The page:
After several disappointing merchants selling much too odorous food, Boman came across an old woman selling potatoes. These smelled far less odious than anything else nearby, so he stopped to take a closer look.

Seeing the opportunity for a sale, the woman smiled, revealing she still had at least two teeth. “These were grown just over the hill there,” she said, holding out a potato with one hand and pointing off to the eastern horizon with the other. “No better potatoes in Zille, I tell you.”

Boman smiled and accepted the potato to examine it. To his surprise, it was firm and free of mold. He glanced at the others sitting on the table and they all seemed of similar quality. “How much?”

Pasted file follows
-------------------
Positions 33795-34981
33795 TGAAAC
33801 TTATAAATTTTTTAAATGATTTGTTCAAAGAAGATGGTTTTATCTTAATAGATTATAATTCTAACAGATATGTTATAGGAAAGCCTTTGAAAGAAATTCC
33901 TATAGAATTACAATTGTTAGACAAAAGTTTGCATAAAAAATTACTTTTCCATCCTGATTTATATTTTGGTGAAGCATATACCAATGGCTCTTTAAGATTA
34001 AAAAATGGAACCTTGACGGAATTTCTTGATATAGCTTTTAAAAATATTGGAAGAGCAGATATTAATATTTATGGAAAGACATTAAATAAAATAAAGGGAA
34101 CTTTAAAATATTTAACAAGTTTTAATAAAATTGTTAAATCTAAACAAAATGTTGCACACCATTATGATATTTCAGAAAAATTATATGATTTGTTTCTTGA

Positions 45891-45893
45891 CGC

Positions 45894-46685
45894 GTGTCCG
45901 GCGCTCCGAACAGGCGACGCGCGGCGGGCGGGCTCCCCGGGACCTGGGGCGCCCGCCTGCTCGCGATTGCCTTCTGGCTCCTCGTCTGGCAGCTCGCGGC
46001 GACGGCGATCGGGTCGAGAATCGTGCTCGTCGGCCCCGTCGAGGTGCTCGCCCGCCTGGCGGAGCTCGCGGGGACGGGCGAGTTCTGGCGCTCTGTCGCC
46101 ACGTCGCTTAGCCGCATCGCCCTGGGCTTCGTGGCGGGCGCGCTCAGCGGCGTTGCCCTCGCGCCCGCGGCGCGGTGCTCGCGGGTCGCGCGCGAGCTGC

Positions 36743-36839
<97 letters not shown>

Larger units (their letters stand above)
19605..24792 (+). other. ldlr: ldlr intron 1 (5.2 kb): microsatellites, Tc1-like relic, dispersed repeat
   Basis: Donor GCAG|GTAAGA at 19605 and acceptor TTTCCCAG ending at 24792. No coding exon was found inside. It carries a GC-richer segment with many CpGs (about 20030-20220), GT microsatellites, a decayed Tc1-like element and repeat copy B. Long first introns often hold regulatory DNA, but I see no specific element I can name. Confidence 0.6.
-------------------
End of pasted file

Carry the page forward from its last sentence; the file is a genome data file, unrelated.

“Only eight tins for five.”

It was the best deal he had found yet. Not that he relished the idea of potatoes as his only form of sustenance, but five of them would certainly last him a few days. “That seems fair to me. I’ll take five.”

“A fine choice, young man. Fine choice.” She selected the nearest five potatoes and stood waiting while he plucked eight tins from his pouch.

After counting twice to make sure, Boman handed the coins to the old woman and accepted the potatoes from her in an awkward balancing act. It took him a few tries to arrange them securely in his remaining pockets. When he was finally satisfied, he noticed she was still regarding him intently.

“New in town, are you?”

Boman nodded. “Just arrived today.”

“Got a place to stay?”

“Uh … no. Haven’t started looking yet.”

“No job, then, eh?”


“Brother’s looking for a young man to help him with the pigs.”

Boman nodded and smiled, but he was not ready to give up on a better job just yet. “Thank you, ma’am. But there are a few other things I’d like to look into first.”